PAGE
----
Here it is finally, the study we all have been waiting for. 'THE question' that has never been answered... until now!
Every day we all do our best to establish the best patient-physician relation possible. The first impression counts and besides introducing ourselves verbally we ware name tags to visually inform about our name and position. But did anyone actually ever ask himself if it makes a difference wether you ware your name tag on the left or right side of your chest?
Well, an orthopaedic surgeon in Switzerland obviously has and conducted a 'blinded' study to answer this specific question. He made one hundred volunteers, blinded to the experimental setup, present for an orthopedic consultation in a standardized manner. The name tag of the physician was randomly positioned on the left chest side and presented to 50 individuals (age 35 years (range 17 to 83)) or the right chest side and then presented to 50 other individuals (35 years (range 16 to 59)). The time of the participant noticing the name tag was documented. Subsequently, the participant was questioned concerning the relevance of a name tag and verbal self-introduction of the physician.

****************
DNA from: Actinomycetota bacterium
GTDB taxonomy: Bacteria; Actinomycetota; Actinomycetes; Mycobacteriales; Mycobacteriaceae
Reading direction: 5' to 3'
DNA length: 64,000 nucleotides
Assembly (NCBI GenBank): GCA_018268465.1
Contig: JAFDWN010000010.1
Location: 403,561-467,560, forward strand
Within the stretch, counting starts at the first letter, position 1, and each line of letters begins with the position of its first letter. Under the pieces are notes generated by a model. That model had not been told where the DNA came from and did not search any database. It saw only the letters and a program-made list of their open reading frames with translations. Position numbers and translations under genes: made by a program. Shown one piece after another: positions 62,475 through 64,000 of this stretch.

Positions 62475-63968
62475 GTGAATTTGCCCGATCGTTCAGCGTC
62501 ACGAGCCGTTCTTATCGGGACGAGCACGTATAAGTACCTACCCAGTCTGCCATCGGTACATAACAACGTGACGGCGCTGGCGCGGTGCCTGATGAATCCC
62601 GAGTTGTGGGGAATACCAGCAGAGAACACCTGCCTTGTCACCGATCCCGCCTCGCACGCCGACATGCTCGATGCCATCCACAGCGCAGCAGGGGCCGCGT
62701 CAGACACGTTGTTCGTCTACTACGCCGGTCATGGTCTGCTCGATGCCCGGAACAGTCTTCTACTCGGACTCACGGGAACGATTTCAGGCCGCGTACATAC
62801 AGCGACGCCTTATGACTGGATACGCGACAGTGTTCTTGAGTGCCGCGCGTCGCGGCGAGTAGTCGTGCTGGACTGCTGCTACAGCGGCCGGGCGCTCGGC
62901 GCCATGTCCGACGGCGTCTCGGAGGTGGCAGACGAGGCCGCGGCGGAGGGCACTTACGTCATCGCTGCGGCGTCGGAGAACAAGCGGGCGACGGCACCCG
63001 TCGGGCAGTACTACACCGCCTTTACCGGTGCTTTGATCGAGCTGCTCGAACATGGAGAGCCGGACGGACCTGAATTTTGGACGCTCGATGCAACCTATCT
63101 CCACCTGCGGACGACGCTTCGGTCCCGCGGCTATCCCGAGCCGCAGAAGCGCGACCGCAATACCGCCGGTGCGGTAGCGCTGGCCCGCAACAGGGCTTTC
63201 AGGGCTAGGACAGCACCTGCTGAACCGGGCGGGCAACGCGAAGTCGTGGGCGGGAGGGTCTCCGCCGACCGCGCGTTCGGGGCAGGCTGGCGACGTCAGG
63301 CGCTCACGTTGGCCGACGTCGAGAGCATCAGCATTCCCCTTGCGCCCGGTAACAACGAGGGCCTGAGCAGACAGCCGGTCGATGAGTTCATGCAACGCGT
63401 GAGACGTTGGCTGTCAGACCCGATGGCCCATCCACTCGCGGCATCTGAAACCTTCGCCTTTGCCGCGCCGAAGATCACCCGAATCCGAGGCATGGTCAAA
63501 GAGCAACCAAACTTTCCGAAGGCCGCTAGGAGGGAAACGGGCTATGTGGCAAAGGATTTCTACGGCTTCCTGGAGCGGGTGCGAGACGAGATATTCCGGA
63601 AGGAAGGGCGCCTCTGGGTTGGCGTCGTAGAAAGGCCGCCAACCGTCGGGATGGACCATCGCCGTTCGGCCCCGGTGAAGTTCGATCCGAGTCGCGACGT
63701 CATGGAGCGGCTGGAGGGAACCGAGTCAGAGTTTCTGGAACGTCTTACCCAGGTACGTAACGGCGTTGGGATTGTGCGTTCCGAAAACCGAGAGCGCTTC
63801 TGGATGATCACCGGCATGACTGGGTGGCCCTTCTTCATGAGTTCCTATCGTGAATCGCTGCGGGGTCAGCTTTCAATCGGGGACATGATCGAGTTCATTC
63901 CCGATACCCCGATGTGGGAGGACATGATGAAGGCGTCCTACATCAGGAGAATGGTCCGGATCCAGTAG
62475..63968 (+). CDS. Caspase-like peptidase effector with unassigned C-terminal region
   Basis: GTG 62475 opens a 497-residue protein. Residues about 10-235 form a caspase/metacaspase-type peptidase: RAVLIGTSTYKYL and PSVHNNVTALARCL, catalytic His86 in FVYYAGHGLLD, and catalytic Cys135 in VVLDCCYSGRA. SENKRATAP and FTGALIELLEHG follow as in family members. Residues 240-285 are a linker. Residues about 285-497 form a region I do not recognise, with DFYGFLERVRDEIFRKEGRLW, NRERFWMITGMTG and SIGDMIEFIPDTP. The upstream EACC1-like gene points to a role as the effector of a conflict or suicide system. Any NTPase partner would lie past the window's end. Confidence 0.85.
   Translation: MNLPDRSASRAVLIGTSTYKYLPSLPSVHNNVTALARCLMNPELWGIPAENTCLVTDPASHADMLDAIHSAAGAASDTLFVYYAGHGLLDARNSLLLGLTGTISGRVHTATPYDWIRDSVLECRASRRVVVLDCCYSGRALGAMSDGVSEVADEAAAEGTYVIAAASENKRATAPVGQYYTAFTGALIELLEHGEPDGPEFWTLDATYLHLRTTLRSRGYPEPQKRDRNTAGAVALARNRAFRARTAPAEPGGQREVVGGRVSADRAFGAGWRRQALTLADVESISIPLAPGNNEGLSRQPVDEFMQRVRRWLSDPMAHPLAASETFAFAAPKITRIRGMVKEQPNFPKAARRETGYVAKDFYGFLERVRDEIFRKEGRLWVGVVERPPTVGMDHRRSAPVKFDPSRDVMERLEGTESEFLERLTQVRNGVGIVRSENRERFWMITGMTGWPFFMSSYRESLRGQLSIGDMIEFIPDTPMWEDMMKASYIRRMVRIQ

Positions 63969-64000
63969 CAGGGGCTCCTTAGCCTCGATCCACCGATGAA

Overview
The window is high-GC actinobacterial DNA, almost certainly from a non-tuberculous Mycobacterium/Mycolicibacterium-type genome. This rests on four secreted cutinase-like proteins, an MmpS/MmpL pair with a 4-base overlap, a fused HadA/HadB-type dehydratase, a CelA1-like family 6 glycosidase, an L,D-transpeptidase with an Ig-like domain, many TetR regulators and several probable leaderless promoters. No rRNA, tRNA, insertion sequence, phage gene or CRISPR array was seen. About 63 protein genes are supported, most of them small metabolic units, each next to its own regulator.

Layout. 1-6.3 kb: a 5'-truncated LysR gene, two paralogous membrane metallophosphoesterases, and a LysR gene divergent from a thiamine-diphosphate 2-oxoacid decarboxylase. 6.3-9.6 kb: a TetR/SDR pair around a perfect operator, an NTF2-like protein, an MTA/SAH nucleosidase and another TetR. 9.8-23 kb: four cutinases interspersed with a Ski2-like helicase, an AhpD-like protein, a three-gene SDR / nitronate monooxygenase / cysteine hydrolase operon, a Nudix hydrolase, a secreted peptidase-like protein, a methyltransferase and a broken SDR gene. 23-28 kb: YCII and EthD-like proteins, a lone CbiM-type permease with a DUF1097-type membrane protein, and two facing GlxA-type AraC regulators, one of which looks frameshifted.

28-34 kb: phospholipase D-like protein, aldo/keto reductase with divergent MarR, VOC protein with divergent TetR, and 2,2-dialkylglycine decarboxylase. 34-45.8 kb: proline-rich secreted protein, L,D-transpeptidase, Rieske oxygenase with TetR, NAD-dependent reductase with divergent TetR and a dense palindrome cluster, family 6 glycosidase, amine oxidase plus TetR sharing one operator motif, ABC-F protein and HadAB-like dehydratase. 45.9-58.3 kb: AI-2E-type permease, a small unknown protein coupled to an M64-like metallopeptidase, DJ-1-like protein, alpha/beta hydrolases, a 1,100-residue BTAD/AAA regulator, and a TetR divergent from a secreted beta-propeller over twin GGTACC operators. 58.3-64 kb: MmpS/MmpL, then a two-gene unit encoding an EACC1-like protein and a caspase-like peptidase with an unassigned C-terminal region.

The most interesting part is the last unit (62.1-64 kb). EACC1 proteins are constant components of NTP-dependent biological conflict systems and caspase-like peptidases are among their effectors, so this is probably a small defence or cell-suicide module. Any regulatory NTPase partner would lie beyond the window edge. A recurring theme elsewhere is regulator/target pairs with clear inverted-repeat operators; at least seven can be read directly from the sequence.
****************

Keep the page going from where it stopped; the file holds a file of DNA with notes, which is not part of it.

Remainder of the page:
38% of the participants noticed the nametag on the right as opposed to 20% who noticed it if placed on the left upper chest... hey, this turned out to be statistically significant, giving us a p-value of 0.0473!
The author concludes: Positioning the name tag on the right chest side results in better and faster visibility.
- Also orthopaedic surgeons seem to be interested in a close patient-physician relationship
- Orthopedic surgeons actually do talk to their patients!
- Orthopedic surgeons in Switzerland don't seem to be overstrained with their workload
Schmid SL et al. March 2015, PLOS One, DOI: 10.1371/journal.pone.0119042